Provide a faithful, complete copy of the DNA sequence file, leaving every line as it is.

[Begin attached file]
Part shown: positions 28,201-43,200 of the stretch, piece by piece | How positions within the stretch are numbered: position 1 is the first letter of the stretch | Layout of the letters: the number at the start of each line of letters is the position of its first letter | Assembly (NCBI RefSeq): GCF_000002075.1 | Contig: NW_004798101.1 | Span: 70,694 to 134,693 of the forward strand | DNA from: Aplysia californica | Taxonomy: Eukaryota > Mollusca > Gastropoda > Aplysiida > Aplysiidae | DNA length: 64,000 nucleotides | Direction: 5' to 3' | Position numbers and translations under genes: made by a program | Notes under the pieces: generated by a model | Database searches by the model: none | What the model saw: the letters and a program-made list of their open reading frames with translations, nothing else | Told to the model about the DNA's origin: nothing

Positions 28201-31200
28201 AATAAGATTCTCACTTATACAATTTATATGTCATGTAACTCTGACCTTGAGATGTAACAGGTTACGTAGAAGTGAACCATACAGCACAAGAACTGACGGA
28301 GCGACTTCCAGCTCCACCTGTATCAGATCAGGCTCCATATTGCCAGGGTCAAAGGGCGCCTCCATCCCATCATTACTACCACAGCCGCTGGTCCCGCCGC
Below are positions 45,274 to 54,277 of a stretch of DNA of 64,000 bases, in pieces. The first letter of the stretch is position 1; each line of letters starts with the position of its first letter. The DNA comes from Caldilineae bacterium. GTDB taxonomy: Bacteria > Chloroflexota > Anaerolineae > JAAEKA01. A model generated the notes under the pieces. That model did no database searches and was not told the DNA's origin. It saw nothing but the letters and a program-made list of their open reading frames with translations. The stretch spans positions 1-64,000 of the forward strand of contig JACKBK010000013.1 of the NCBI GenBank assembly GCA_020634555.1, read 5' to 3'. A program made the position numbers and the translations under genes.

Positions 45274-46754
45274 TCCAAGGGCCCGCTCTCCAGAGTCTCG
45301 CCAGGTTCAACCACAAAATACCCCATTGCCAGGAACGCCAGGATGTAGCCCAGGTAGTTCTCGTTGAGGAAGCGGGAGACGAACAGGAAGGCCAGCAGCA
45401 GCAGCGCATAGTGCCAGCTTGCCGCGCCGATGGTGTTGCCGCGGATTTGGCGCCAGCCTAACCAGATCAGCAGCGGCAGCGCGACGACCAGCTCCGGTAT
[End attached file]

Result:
Part shown: positions 28,201-43,200 of the stretch, piece by piece | How positions within the stretch are numbered: position 1 is the first letter of the stretch | Layout of the letters: the number at the start of each line of letters is the position of its first letter | Assembly (NCBI RefSeq): GCF_000002075.1 | Contig: NW_004798101.1 | Span: 70,694 to 134,693 of the forward strand | DNA from: Aplysia californica | Taxonomy: Eukaryota > Mollusca > Gastropoda > Aplysiida > Aplysiidae | DNA length: 64,000 nucleotides | Direction: 5' to 3' | Position numbers and translations under genes: made by a program | Notes under the pieces: generated by a model | Database searches by the model: none | What the model saw: the letters and a program-made list of their open reading frames with translations, nothing else | Told to the model about the DNA's origin: nothing

Positions 28201-31200
28201 AATAAGATTCTCACTTATACAATTTATATGTCATGTAACTCTGACCTTGAGATGTAACAGGTTACGTAGAAGTGAACCATACAGCACAAGAACTGACGGA
28301 GCGACTTCCAGCTCCACCTGTATCAGATCAGGCTCCATATTGCCAGGGTCAAAGGGCGCCTCCATCCCATCATTACTACCACAGCCGCTGGTCCCGCCGC
Below are positions 45,274 to 54,277 of a stretch of DNA of 64,000 bases, in pieces. The first letter of the stretch is position 1; each line of letters starts with the position of its first letter. The DNA comes from Caldilineae bacterium. GTDB taxonomy: Bacteria > Chloroflexota > Anaerolineae > JAAEKA01. A model generated the notes under the pieces. That model did no database searches and was not told the DNA's origin. It saw nothing but the letters and a program-made list of their open reading frames with translations. The stretch spans positions 1-64,000 of the forward strand of contig JACKBK010000013.1 of the NCBI GenBank assembly GCA_020634555.1, read 5' to 3'. A program made the position numbers and the translations under genes.

Positions 45274-46754
45274 TCCAAGGGCCCGCTCTCCAGAGTCTCG
45301 CCAGGTTCAACCACAAAATACCCCATTGCCAGGAACGCCAGGATGTAGCCCAGGTAGTTCTCGTTGAGGAAGCGGGAGACGAACAGGAAGGCCAGCAGCA
45401 GCAGCGCATAGTGCCAGCTTGCCGCGCCGATGGTGTTGCCGCGGATTTGGCGCCAGCCTAACCAGATCAGCAGCGGCAGCGCGACGACCAGCTCCGGTAT